Somehow Maine, at least the southern part, has managed to avoid any snowfall this winter until recently. Over a foot of snow was dumped on us the other day. Snow plows, snow blowers, snow mobiles and snow boards are out in force.
Although the snow can slow the construction process, it doesn’t halt it. Having built over 250 homes since 1990, we have experience in dealing with what winter will bring us. The holiday season is typically a quiet time in the building industry, but the latest news from the National Association of Builders continues to encourage us.
According to U.S. Commerce Department, as reported by NAHB, New Home-Sales Rise 5.5% in November. Sales of newly built, single-family homes increased 5.5 percent to a seasonally adjusted annual rate of 290,000 units in November, according to newly released figures from the U.S. Commerce Department. The gain represents a partial bounce-back from a near-record low, downwardly revised number of new-home sales in October.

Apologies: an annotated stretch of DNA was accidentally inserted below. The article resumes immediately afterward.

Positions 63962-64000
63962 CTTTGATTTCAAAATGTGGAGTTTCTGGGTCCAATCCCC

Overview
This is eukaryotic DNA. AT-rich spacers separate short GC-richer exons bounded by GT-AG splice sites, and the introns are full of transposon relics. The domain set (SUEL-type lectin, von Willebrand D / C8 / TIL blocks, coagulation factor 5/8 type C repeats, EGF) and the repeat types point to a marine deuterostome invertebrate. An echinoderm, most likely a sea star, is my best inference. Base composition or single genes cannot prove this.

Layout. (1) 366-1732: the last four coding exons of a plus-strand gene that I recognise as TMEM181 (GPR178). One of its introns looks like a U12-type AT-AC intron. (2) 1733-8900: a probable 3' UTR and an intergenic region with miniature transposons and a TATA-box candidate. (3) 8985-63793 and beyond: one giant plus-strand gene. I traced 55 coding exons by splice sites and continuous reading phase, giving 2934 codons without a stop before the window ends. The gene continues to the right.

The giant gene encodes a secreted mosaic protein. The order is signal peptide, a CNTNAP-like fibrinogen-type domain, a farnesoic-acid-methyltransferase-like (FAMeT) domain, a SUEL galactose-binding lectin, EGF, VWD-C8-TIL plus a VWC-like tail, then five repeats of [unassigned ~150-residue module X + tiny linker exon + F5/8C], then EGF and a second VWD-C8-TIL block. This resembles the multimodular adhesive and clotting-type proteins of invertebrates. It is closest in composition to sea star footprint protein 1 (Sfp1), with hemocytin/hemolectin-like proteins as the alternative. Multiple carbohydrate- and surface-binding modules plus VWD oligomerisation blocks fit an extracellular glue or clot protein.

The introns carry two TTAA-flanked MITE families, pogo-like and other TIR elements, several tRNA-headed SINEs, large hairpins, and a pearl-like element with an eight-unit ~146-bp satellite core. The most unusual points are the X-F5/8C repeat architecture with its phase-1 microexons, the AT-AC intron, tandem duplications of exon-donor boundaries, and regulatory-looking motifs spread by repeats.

“While builders continue to face a great deal of competition from short-sale and foreclosure properties, the improvement registered in new-home sales in November is a good sign,” said Bob Jones, chairman of the National Association of Home Builders (NAHB) and a home builder from Bloomfield Hills, Mich. “With consumer interest in new homes expected to continue to revive as the economy and job markets improve, and inventories of new homes for sale near record lows, our concern now is that a lack of construction financing will keep builders from being able to expand the selection of what they have to offer buyers heading into the spring.”
“Builders in our latest surveys have indicated that they are starting to see more buyers who are seriously considering a new-home purchase, and today’s numbers showing that sales headed in the right direction in November bode well for what the future may hold,” agreed NAHB Chief Economist David Crowe. “The extremely low inventory of new homes on the market is also a positive sign that builders have been exercising tremendous caution with regard to new construction activity. That said, unless builders’ access to financing for new development improves, many will not have a product to sell when the opportunity arises, which in turn would slow a market recovery as well as potential job generation from new home building.” Read complete article.